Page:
sudo chmod 755 /etc/init.d/squeezeslave
    sudo update-rc.d squeezeslave defaults
  4. Now all that is left is to create a config file
    sudo joe /etc/default/squeezeslave

    with the following content:

    SSOPTIONS="-o 0"

    Obviously you want to configure it to work with your server and add the MAC address which you find under HWaddr using

  5. You can now either reboot your machine or start the service manually
    sudo service squeezeslave start

Another problem is that the Raspbian by default boots at a rather low audio volume. This can be fixed by

  1. setting the volume with the command line mixer
    sudo apt-get install alsa-utils
  2. and storing the settings
    sudo alsactl store

The Life of My New Pi

Sorry to disappoint some of you: This is not about the great movie that I watched on an airplane on my way to Seattle just recently. This post is about my newest gadget. I just could not resist getting myself a Raspberry Pi, which is a low power (low power as in low electrical power but also as in low computational power) credit-card-sized single-board ARM computer. Meet my new toy:


I did also buy

  • a transparent case,
  • an 8GB SD card,
  • and a micro USB charger as power supply.

If you order all of this stuff online you should be able to get it for around 50-60 €. – When it comes to the Raspberry Pi (RPi) low power also means inexpensive.

What I did not expect: I had it up and running in about 10-15 minutes. Raspbian was the obvious choice for me as Ubuntu user. After

  1. downloading the Raspbian image from http://www.raspberrypi.org/downloads
  2. extracting it via the terminal
    unzip 2013-05-25-wheezy-raspbian.zip
  3. copying it to the SD card via the terminal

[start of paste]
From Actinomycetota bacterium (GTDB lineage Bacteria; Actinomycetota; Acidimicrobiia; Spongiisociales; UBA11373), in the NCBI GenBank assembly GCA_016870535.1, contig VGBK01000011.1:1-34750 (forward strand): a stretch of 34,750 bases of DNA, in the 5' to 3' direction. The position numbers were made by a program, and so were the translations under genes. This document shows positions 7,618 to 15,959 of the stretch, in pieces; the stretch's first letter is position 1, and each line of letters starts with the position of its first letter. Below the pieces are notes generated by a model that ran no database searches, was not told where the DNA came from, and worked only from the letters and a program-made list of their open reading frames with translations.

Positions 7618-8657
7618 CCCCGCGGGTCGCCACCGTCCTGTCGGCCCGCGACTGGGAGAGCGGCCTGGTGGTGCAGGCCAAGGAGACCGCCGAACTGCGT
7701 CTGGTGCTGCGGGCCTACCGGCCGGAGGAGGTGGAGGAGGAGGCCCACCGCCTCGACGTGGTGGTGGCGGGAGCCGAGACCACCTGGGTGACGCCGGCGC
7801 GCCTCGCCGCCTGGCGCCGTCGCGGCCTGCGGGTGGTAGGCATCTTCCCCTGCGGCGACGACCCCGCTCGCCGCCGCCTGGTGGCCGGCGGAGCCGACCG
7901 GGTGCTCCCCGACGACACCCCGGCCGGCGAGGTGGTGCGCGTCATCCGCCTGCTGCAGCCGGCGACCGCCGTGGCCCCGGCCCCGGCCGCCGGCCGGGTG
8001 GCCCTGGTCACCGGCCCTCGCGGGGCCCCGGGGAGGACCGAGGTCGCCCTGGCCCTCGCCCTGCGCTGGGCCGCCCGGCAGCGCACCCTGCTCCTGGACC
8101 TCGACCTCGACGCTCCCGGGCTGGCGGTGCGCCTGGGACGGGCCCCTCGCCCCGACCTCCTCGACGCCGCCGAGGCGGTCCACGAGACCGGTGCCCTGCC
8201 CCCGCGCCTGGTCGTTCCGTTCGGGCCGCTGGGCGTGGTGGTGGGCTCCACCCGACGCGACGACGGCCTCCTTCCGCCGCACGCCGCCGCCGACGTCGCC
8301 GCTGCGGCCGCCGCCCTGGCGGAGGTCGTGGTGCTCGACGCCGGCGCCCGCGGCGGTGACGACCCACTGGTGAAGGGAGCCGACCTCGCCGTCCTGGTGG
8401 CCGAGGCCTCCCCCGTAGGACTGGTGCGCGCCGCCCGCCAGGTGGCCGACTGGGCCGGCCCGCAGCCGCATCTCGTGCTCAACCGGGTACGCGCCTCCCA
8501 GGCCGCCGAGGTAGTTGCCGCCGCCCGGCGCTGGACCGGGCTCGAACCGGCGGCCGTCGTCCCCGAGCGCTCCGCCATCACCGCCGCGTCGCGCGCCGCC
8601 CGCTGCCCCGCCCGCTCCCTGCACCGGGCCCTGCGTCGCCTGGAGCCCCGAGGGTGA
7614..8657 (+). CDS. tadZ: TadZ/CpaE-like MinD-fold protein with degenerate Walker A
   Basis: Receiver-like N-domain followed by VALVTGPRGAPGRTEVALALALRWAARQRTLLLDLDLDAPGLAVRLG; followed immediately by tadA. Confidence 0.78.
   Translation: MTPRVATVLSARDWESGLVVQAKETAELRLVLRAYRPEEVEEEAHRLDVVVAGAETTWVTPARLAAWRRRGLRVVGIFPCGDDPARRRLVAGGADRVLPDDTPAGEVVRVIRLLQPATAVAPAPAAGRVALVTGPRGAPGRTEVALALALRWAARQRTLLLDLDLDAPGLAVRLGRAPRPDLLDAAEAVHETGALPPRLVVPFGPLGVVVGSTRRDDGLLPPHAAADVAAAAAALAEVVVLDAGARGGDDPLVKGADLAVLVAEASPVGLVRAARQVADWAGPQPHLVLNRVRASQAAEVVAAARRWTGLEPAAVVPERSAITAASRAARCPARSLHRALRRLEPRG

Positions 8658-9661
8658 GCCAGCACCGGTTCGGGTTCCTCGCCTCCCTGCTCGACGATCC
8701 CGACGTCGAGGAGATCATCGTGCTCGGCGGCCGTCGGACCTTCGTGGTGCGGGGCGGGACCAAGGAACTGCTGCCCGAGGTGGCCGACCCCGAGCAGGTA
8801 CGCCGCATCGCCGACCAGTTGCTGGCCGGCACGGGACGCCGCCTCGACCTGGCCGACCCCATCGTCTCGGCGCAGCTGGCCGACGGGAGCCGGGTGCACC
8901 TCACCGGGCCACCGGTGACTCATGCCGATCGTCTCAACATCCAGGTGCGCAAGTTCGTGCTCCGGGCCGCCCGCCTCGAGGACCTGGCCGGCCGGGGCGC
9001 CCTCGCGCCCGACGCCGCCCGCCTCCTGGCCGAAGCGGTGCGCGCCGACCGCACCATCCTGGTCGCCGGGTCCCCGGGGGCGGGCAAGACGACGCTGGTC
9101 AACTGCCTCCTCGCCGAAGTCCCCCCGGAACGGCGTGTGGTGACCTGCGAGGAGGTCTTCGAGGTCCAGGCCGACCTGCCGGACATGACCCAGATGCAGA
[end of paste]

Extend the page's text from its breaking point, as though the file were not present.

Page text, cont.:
sudo dd bs=4M if=2013-05-25-wheezy-raspbian.img of=/dev/mmcblk0 && sudo sync
  4. plugging the SD card into the RPi and connecting the power supply / monitor / keyboard,

I could configure the RPi using the built in Raspbian tool. Again, 10-15 minutes + maybe 10 extra minutes for the first time configuration, absolutely hassle-free, and you’ll be greeted by the familiar Linux login. – I was impressed.

Now the obvious question that most people are likely to ask is: “What are you going to do with it” and I am guilty as charged. More often than not I do buy those gadgets without even knowing what I would need or use them for, just for the fun of playing around with them. With the RPi it’s quite similar tough I have two applications in mind, with one of them up and running already:

  1. RPi as music streaming device
  2. RPi as “bedroom light server”

2. will be a more elaborate project, which I am going to talk about some other day, 1. is more obvious. The thing is I am running a home server (Ubuntu 12.04 on some low power AMD E-350 hardware) which (amongst others) acts as Logitech Media Server for a Logitech Squeezbox Radio and a Logitech Squeezebox Touch. I do really love both devices and the whole Squeezebox concept. It lets you stream music from a local server as well as from Internet radio stations, synchronize multiple players, control everything via PCs / smartphones / tablets and much more.

Both pieces of hardware that I did get from Logitech were not cheap, but are worth every penny (or Euro cent in my case). Moreover all software, both the server and the client side, is cross-platform and open-source. This is probably mainly due to the fact that Squeezebox was not invented by Logitech but by Slimdevices which was later acquired by Logitech. Anyway, Logitech managed to ruin one of the most promising competitors in the audio streaming market and in 2012 announced that they would discontinue the Squeezebox line in favor of a new, over-priced and crappy product line with less features. No worries, I will stop complaining about Logitech’s completely crackbrained decision, because there is a solution: The RPi can stand in as perfect Squeezebox streaming device replacement!